Call me a cynic, but when the News asked me to write an opinion piece about “any pressing matter that relates to the Yale alumni community,” I assumed it was an invitation to stir the pot from the vantage point of 55 years out of Yale. Looking back now with many more life experiences, I concede that attending an all-male and mostly white Yale College was a limiting factor in developing my perspectives — but we still had more than enough controversies.
As Secretary of the Class of 1964, I regularly receive emails with polarized and heated opinions from classmates at all points on the political and cultural spectrum. I am not writing this as a spokesperson for my classmates. Rather, I am offering my personal observations that sharp differences of opinion and controversies have always been a feature of Yale.
Historically, it seems that many campus controversies have pit newer Yalies (especially current students) against older alumni. So, I revisited my 1964 Class Book to recall what issues agitated us in 1960-64. There were plenty: civil rights, diversity, the environment, co-education and Vietnam, to name a few. To be sure, we did some stupid things, too, like launching snowballs down on New Haven’s “finest,” knocking down the construction barrier at the Beinecke to protest extravagance and regularly violating parietals. (Note: I never participated in these things; this is not self-incrimination!)
Our more conservative elders in the Class of 1909 — who were just celebrating their 55th reunion when we graduated — mostly thought we were naïve and foolhardy. For me, the lesson here is that all generations of college students challenge and protest the status quo. And what better place to assemble talented and aspiring young people at any time than a place like Yale? Yale was designed for controversy.
In recent years, the 1964 Class Council has met in person with diverse groups of Yale undergraduates to gain a better understanding of 21st Century student life. We have met with students from the African American Affinity Group, the Muslim Student Association, and some LGBTQ Affinity Group members among the first undergraduates at Benjamin Franklin College, where we dedicated the “Class of 1964 Gate.” These groups did not exist when we were undergraduates. The consensus reaction that I heard from my classmates was, “These kids are way smarter than we were — and they love Yale just as much as we did!” For their part, many of the students candidly admitted, “We’re stunned that you [old] Yalies wanted to hear about our experiences!” We’ve also met with New Haven inner-city kids (and their Yale student-coaches) who are enrolled in Squash Haven as well as Yale interns in the Urban Resources Initiative who work with New Haven inner-city residents to build community greening projects.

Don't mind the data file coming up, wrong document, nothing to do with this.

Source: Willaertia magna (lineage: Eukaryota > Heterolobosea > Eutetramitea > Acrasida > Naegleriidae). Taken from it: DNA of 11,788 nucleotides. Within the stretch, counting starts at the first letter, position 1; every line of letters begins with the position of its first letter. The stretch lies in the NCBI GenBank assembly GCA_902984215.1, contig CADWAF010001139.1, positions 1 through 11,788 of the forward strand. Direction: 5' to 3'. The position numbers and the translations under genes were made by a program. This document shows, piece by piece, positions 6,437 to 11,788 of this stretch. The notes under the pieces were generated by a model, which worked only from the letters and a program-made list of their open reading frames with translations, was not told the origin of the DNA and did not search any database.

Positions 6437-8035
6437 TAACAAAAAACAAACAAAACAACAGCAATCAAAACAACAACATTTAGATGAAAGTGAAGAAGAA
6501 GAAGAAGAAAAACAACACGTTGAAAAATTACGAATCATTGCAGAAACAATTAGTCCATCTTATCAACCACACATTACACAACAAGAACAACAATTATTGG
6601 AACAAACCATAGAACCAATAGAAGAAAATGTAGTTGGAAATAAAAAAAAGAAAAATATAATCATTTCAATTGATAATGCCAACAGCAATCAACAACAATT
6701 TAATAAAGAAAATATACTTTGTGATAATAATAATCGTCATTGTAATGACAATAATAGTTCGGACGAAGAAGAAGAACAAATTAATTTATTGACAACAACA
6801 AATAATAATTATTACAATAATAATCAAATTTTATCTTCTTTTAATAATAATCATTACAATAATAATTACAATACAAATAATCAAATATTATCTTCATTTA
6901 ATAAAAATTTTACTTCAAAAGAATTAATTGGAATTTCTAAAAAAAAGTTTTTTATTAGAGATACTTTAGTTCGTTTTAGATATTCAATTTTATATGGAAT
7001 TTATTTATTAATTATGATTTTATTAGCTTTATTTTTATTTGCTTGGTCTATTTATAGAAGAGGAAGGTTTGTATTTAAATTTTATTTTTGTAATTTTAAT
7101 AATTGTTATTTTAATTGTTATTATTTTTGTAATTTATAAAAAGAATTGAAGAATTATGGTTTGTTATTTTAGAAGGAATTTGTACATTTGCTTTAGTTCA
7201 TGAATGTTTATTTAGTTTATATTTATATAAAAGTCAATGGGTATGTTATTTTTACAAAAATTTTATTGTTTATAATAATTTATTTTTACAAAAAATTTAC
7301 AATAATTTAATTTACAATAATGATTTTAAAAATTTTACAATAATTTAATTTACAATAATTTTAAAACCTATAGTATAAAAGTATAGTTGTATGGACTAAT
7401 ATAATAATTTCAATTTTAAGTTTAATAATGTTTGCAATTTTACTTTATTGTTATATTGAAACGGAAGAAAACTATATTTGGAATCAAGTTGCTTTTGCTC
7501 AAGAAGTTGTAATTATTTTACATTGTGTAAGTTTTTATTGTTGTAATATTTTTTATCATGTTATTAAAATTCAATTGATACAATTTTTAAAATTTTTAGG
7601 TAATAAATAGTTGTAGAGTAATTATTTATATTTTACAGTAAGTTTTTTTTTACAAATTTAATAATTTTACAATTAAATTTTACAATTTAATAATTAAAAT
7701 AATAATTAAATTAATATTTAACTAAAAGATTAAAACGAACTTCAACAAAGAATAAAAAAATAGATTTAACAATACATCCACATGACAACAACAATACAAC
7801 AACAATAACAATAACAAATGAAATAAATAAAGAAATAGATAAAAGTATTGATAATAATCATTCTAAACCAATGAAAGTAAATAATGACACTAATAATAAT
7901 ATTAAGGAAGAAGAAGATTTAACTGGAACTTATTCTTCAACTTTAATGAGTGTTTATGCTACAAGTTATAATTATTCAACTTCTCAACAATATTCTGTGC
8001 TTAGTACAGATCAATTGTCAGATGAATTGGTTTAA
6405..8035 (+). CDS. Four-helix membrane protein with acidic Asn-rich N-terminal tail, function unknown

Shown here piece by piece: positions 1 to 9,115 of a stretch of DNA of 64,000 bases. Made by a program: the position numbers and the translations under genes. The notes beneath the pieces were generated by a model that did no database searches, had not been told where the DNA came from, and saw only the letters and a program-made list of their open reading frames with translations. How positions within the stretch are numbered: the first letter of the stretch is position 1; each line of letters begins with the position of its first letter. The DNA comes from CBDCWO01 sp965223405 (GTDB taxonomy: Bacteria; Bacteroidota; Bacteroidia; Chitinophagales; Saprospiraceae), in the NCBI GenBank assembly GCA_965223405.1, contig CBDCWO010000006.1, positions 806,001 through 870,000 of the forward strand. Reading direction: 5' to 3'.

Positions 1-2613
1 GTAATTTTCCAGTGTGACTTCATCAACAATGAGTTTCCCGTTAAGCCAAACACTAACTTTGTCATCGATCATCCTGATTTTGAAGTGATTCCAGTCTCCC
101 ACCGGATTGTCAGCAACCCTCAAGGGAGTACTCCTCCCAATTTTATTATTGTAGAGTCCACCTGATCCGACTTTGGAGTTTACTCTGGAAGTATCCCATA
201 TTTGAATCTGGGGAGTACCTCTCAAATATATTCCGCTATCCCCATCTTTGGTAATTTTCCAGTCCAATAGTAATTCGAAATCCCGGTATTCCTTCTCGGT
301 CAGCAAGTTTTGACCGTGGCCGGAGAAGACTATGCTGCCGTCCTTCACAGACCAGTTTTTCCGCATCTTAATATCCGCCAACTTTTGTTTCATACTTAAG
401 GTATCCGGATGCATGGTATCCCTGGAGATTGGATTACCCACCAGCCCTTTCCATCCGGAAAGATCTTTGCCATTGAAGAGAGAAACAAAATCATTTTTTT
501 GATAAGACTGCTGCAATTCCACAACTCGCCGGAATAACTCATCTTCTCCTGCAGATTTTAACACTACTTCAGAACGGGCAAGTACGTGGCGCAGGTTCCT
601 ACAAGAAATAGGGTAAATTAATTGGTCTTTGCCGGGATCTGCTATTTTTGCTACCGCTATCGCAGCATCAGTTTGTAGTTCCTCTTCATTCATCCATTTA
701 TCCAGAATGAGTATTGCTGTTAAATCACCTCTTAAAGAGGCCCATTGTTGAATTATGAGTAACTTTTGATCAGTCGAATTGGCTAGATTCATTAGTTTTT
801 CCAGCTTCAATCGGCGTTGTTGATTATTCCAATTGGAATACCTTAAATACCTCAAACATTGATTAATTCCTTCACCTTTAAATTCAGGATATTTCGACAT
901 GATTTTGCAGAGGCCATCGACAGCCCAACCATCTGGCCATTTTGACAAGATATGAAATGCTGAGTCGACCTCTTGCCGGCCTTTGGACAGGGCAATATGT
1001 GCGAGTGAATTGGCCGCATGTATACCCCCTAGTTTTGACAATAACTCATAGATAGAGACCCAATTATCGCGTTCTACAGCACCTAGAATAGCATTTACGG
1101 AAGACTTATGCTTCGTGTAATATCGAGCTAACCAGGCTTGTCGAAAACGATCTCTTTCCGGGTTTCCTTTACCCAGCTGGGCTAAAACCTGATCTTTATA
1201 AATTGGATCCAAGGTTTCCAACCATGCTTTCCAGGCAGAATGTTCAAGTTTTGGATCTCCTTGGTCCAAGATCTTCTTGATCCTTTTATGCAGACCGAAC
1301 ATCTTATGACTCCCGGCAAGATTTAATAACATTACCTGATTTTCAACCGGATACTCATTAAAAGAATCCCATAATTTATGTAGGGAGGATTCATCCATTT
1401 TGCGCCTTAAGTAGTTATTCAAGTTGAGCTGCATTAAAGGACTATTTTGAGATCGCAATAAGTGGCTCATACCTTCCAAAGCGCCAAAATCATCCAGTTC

As members of the Class of 1964 gather for their 55th reunion this month (over 200 classmates out of about 780 who survive will attend), we will be encouraging the widest possible range of viewpoints, in what we’re calling “Conversations.” Topics will include: “Free Speech on College Campuses,” “How Can Red & Blue America Learn to Talk with Each Other,” “Stopping Climate Change is Hopeless. Let’s do It!” “Wealth Inequities” and “The Erosion of Ethics in the 21st Century.” Certainly, tempers sometimes flare (especially at the bar), but we try to avoid ad hominem attacks.
Our reunion theme song posted on our class website is Clint Eastwood’s Don’t Let the Old Man In. This appetite for debating issues is not just a reunion phenomenon. The Class of 1964 has produced more than 70 published authors who have written over 200 books in aggregate (and numerous articles in leading publications) on topics such as politics, the environment, conflict and war and health care. And there are 20 regular bloggers among us, who also address many controversial issues.
It’s common these days to cite the evils of social media for feeding people only what they want to hear (confirmation bias). Certainly, that is a systemic weakness, but for people with open and inquiring minds, social media can be a wonderful platform for sharing experiences and points of view. I’m impressed by the way Yale has adopted social media for connecting alumni more frequently than the bi-monthly issue of Yale Alumni Magazine could ever do. Beyond one’s own Facebook, Twitter and LinkedIn pages, there are many private Yale special interest groups with pages that resonate with interesting and — yes — controversial posts. To me, it feels like being back in a late-night Branford Common Room debate all over again.
So, call me an optimist. I believe Yale is an ideal place to wrestle with our differences and also remember that, in the words of our alma mater, “Time and change shall naught avail / To break the friendships formed at Yale.”
Anthony M. (“Tony”) Lavely ’64 works as a consultant to the restaurant industry and private equity firms and is a former member of the varsity football team. Contact him at email@example.com.